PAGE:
After a role in Shoaib Mansoor’s Khuda Kay Liay in 2007 (the film that first spurred talk of a ‘revival’) famed Indian actor Naseeruddin Shah is once again on Pakistani screens in a Pakistani production called Zinda Bhaag, Pakistan’s first entry to the Best Foreign Language Film at the Oscars in over 50 years. The story is quintessentially Pakistani, about doing the ‘dunky’ – Lahori lingo for getting out of the country illegally. Co-directed by Meenu Gaur, an Indian filmmaker based in Lahore, most of the post-production work on the movie was done in India. I asked the makers of the movie what the experience was like in getting to make a movie in Pakistan with such a diverse team, and the film’s co-director Farjad Nabi mentioned how the lack of a language barrier or cultural differences brought a lot of passion to Zinda Bhaag. It was an experiment he hoped other filmmakers would further. Gaur added that collaborating with filmmakers in the region meant filmmakers were sharing in the history and tradition that was common to the region. “Cinema in the entire South Asian region has the same roots,” said Gaur. “Whether it is Madam Noorjehan or Saadat Hasan Manto, they have all been part of one cinematic tradition as that of Lata Mangeshkar or Ashok Kumar. No country in South Asia can lay claim to that cinematic history and tradition alone.”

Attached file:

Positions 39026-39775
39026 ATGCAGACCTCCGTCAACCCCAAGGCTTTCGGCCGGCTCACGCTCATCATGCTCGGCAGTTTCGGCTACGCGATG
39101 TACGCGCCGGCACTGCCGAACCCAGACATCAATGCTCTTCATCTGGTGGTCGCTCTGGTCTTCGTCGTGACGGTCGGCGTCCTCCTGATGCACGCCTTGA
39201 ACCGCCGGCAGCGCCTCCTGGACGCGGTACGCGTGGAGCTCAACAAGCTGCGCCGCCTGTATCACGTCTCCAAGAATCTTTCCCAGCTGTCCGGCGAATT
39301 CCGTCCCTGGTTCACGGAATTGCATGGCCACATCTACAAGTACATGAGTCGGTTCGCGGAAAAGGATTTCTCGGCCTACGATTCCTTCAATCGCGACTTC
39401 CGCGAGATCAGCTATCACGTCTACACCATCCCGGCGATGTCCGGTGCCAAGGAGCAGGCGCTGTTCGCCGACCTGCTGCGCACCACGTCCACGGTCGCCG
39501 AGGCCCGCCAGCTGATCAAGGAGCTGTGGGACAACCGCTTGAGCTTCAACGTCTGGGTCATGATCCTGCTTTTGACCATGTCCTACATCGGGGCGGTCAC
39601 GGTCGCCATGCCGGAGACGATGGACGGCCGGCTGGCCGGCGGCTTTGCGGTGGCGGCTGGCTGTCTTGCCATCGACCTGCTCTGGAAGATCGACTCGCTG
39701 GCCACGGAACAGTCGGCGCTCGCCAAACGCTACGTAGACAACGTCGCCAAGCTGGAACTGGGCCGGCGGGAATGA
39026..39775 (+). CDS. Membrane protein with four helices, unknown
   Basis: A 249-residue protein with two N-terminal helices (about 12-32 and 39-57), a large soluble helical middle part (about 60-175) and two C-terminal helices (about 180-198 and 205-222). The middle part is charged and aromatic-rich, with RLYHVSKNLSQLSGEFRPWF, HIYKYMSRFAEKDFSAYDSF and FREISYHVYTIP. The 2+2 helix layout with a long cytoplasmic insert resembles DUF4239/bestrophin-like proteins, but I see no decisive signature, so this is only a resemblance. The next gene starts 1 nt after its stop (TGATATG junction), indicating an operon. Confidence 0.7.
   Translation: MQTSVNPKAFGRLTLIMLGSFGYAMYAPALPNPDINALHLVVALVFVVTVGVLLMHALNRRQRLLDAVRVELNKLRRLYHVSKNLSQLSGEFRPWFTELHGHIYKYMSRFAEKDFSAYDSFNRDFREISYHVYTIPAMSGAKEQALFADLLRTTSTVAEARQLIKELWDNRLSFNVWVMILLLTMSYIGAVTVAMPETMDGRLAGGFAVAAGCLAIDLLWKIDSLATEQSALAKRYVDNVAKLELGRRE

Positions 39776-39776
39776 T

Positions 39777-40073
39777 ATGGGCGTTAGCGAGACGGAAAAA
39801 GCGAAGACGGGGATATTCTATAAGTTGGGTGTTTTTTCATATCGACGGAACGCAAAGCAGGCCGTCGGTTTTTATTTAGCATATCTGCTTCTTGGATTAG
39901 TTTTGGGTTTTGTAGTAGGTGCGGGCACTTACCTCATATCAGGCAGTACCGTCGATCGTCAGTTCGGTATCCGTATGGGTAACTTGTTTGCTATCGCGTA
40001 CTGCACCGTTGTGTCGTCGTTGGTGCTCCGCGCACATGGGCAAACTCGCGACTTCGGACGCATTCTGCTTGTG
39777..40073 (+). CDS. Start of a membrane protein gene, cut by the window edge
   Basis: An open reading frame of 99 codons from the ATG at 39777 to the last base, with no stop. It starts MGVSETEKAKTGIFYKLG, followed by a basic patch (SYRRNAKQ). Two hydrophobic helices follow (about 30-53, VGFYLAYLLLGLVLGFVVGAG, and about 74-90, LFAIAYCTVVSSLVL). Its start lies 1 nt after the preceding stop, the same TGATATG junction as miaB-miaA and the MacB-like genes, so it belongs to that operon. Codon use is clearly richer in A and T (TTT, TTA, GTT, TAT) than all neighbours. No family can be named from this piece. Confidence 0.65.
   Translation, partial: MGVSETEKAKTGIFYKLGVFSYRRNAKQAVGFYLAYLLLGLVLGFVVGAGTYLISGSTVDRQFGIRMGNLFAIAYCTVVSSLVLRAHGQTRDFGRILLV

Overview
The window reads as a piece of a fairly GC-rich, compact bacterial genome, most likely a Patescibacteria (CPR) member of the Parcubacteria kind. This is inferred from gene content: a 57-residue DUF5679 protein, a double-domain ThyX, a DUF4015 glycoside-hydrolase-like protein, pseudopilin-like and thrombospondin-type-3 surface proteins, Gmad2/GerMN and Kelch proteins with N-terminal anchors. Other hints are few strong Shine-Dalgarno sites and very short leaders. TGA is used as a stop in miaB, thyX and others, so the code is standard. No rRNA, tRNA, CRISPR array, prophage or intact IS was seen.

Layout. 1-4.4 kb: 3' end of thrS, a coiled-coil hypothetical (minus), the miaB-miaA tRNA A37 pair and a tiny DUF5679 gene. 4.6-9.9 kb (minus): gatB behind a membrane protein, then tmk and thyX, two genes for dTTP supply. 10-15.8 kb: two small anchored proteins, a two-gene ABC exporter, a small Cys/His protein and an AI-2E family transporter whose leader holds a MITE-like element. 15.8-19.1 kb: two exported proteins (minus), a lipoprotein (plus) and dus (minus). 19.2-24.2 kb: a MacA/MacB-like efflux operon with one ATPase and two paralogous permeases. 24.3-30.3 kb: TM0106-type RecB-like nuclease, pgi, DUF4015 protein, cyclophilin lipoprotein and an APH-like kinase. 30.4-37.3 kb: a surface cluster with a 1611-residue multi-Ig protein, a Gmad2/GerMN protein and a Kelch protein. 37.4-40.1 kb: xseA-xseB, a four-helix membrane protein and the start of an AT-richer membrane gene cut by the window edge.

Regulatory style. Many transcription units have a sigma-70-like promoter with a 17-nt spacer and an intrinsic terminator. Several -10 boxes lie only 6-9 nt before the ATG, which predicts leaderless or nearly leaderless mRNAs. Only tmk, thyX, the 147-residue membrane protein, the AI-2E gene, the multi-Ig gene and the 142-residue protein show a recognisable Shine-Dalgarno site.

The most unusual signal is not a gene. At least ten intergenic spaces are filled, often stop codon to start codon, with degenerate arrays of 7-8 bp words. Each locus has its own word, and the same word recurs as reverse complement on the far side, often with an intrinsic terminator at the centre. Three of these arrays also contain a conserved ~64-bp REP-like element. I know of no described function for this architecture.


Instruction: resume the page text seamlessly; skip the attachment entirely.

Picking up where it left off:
Zinda Bhaag’s makers share these views with a number of other filmmakers gearing up to make films with the stories they want to tell. Despite a trip cut short in February, one of India’s most revered poets, Gulzar is penning verses towards a song for a Pakistani movie. Another movie, Waking Dead due to be released in theaters soon has been shot in the UAE with a majority Indian cast. As cinema in Pakistan moves to create an identity for itself after a much-awaited rebirth, one thing continues to be certain – Pakistan’s new filmmakers have come a long way from the past!

Relevant links on the subject - 


Why Cinema in Pakistan is reviving: http://dawn.com/news/1036664/back-from-the-dead/






Shayan Shakeel has previously written for Ink, Dawn and the Oklahoma Daily, as well as hosted ‘Salam Pakistan’ for the Indus Network in Pakistan. He is an avid film enthusiast and has previously studied and written about film at the University of Oklahoma.